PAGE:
Green fund to cut playground pollution
01 February 2019 I Mayor of London
LONDON: Around £400,000 has been awarded to 29 London primary schools to fund new green barriers to protect children from toxic air in school playgrounds.
In addition to the green barriers for schools, the Mayor's £1.27m green fund will also fund a project to rejuvenate the garden of the popular Slade Gardens Adventure Playground in Brixton; as well as new green spaces for housing estates, community gardens to help improve mental health and wildlife habitats in parks.
Greening playgrounds with climbing plants across entire walls, hedges, and wider green infrastructure can be beneficial to boosting air quality and reducing exposure to harmful emissions from busy roads. A recent report by the Air Quality Expert Group found a ‘green barrier’ between cars and pedestrians can halve the levels of pollution behind the barrier.
At Slade Gardens in Brixton, nearly £20k will support a project working with young people who have behavioural and emotional difficulties, and will create a community garden hub where local people will be able to grow food and flowers through structured volunteering and education.
As well as the grants, the Mayor has published two new maps that detail London’s green spaces and waterways and can be used to help identify where greater investment in greening would bring significant benefits.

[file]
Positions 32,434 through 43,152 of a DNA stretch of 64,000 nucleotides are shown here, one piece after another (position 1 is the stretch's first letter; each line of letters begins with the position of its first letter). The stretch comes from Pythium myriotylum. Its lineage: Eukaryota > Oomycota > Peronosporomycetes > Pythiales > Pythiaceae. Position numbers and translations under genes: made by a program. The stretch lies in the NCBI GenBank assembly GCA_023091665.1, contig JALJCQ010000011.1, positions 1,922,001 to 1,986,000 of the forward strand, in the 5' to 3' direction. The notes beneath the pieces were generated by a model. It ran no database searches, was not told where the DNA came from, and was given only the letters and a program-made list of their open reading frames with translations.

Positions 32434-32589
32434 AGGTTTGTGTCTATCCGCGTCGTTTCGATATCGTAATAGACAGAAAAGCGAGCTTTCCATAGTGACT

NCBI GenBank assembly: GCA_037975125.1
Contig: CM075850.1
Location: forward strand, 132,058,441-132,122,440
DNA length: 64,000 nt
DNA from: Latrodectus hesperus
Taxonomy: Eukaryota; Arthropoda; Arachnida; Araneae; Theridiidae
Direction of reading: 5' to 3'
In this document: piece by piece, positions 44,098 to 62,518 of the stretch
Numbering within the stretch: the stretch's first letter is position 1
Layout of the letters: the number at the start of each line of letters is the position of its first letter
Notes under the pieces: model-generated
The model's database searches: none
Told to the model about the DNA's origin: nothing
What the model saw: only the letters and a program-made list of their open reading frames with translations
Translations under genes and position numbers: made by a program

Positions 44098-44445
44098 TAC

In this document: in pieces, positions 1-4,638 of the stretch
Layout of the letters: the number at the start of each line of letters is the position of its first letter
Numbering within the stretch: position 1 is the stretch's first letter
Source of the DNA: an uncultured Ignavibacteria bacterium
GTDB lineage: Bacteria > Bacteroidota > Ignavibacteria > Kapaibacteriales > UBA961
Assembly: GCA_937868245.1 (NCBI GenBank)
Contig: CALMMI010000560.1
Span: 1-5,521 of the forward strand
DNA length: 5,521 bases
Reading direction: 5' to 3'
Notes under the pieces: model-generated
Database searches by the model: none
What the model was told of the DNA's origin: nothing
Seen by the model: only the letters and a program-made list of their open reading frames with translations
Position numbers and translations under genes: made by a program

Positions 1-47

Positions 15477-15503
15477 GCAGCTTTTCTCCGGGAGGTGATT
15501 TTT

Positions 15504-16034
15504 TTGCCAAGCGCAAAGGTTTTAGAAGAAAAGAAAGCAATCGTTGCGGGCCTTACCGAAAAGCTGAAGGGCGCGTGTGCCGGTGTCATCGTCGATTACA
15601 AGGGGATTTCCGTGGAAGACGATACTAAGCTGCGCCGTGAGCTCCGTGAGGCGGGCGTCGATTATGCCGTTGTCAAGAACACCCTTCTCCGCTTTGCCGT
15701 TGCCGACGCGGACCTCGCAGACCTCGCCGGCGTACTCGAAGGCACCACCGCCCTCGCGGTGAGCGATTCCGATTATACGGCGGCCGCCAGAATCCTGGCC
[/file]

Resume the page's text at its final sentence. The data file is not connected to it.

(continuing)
Mayor of London, Sadiq Khan, said: “It is unacceptable that our filthy air is affecting the lung growth and respiratory health of our young children, especially those who go to school by busy, polluted roads. My funding will help create much needed new spaces for communities to enjoy and help reduce toxic pollution with green barriers in and around schools to protect our children from polluted air. This will complement our drive to reduce vehicle emissions across the capital, including the introduction of the 24-hour Central London Ultra Low Emission Zone in April, and cleaning up our bus and taxi fleet. The new water ways, wildlife habitats and community gardens we are creating will help London maintain its status as one of the greenest world cities as we work towards becoming a National Park City this summer."
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